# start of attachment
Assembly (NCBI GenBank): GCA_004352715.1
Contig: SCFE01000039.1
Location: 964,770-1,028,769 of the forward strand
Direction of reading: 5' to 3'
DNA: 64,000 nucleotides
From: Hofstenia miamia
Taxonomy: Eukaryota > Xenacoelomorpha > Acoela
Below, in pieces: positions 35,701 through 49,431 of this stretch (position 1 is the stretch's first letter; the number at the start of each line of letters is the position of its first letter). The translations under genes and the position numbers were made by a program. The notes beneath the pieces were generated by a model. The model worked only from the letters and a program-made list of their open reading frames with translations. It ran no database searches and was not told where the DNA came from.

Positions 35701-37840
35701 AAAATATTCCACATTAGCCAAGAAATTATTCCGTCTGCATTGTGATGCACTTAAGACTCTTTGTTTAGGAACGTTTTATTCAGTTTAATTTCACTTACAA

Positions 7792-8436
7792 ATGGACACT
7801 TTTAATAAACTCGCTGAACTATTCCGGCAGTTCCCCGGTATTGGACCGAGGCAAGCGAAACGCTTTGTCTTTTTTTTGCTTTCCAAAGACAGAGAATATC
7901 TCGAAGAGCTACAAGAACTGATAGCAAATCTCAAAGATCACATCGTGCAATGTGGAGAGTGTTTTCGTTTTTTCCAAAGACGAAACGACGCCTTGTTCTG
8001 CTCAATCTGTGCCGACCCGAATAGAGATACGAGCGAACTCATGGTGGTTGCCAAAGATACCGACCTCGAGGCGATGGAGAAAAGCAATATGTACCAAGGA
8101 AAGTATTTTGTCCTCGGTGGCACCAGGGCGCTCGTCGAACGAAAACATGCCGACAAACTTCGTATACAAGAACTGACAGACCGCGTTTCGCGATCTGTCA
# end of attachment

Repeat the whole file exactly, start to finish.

Assembly (NCBI GenBank): GCA_004352715.1
Contig: SCFE01000039.1
Location: 964,770-1,028,769 of the forward strand
Direction of reading: 5' to 3'
DNA: 64,000 nucleotides
From: Hofstenia miamia
Taxonomy: Eukaryota > Xenacoelomorpha > Acoela
Below, in pieces: positions 35,701 through 49,431 of this stretch (position 1 is the stretch's first letter; the number at the start of each line of letters is the position of its first letter). The translations under genes and the position numbers were made by a program. The notes beneath the pieces were generated by a model. The model worked only from the letters and a program-made list of their open reading frames with translations. It ran no database searches and was not told where the DNA came from.

Positions 35701-37840
35701 AAAATATTCCACATTAGCCAAGAAATTATTCCGTCTGCATTGTGATGCACTTAAGACTCTTTGTTTAGGAACGTTTTATTCAGTTTAATTTCACTTACAA

Positions 7792-8436
7792 ATGGACACT
7801 TTTAATAAACTCGCTGAACTATTCCGGCAGTTCCCCGGTATTGGACCGAGGCAAGCGAAACGCTTTGTCTTTTTTTTGCTTTCCAAAGACAGAGAATATC
7901 TCGAAGAGCTACAAGAACTGATAGCAAATCTCAAAGATCACATCGTGCAATGTGGAGAGTGTTTTCGTTTTTTCCAAAGACGAAACGACGCCTTGTTCTG
8001 CTCAATCTGTGCCGACCCGAATAGAGATACGAGCGAACTCATGGTGGTTGCCAAAGATACCGACCTCGAGGCGATGGAGAAAAGCAATATGTACCAAGGA
8101 AAGTATTTTGTCCTCGGTGGCACCAGGGCGCTCGTCGAACGAAAACATGCCGACAAACTTCGTATACAAGAACTGACAGACCGCGTTTCGCGATCTGTCA